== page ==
Development of Ground Water in Hawaii

by Leslie J. Watson,

Serial Information: Journal of the Hydraulics Division, 1964, Vol. 90, Issue 6, Pg. 185-202

Document Type: Journal Paper

Discussion: DataNotAvailable (See full record)
Discussion: DataNotAvailable (See full record)


The experience gained by sugar plantations, local government water agencies, the Army and the Navy, during their development of the ground water resources of Hawaii and their operation of various types of wells and tunnels in basaltic lava aquifers has added greatly to understanding of the Ghyben-Herzberg lens of infiltrated rain water as found in many areas contiguous to oceans, but particularly in many islands of the Pacific. Continuous research is perfecting knowledge of the behavior of the interface between fresh water and sea water and thus important improvement is being made in water development design and operating techniques, all toward the goal of optimum use of Hawaii's ground water resources consistent with intensive considerations of conservation and water quality. The development of high-level bodies of water by horizontal tunnels piercing water restraining volcanic dikes is included.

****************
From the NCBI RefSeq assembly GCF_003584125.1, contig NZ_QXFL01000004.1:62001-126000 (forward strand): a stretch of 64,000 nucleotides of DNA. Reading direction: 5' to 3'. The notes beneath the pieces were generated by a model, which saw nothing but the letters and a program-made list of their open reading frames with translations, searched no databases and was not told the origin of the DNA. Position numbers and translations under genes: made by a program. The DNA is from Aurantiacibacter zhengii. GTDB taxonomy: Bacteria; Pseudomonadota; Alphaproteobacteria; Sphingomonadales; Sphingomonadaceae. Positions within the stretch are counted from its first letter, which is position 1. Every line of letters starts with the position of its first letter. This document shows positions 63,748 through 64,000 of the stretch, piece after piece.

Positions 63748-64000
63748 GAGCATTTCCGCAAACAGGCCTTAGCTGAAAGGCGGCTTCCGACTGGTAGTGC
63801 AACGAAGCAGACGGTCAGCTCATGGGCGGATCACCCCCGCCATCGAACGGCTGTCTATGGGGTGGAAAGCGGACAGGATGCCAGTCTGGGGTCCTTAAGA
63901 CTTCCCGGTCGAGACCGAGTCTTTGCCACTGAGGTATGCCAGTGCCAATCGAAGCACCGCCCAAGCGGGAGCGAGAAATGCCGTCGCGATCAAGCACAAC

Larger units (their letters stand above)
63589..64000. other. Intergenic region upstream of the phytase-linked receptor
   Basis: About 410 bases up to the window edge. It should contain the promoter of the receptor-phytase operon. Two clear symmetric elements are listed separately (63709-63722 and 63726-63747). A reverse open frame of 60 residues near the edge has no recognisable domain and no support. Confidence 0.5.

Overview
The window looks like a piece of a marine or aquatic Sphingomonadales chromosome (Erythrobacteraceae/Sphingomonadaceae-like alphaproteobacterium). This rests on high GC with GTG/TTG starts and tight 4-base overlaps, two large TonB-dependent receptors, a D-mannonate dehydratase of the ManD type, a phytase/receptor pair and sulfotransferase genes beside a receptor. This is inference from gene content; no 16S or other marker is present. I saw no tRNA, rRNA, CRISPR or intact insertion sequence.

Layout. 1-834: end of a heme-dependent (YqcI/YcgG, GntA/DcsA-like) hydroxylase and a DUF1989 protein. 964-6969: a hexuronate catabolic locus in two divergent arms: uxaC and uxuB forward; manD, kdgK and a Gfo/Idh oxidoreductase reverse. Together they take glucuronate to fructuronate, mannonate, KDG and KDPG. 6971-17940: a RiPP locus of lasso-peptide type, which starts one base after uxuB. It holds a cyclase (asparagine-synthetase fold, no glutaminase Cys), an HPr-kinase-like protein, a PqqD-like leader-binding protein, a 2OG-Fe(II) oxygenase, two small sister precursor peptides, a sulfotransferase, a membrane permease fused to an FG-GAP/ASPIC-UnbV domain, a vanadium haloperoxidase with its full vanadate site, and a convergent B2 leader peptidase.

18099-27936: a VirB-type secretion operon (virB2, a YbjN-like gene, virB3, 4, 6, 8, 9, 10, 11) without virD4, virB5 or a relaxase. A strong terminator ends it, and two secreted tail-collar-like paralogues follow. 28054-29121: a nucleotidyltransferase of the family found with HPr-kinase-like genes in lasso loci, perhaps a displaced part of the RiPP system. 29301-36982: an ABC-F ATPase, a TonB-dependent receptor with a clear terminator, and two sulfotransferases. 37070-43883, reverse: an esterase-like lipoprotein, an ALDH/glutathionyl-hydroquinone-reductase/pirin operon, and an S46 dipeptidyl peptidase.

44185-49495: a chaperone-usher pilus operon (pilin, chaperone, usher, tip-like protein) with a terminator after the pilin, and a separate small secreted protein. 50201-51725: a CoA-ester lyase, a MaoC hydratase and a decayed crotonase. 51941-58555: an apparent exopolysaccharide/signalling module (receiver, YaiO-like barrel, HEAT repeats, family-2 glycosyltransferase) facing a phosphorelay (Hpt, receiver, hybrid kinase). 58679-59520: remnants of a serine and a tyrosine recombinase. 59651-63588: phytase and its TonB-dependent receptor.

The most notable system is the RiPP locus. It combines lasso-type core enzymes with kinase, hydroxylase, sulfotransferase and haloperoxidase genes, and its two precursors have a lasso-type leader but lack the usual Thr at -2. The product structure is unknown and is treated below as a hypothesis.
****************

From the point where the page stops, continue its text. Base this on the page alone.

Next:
Subject Headings: Water resources | Water conservation | Groundwater | Fresh water | Tunnels | Water tunnels | Groundwater quality | Local government | North America | Hawaii | United States

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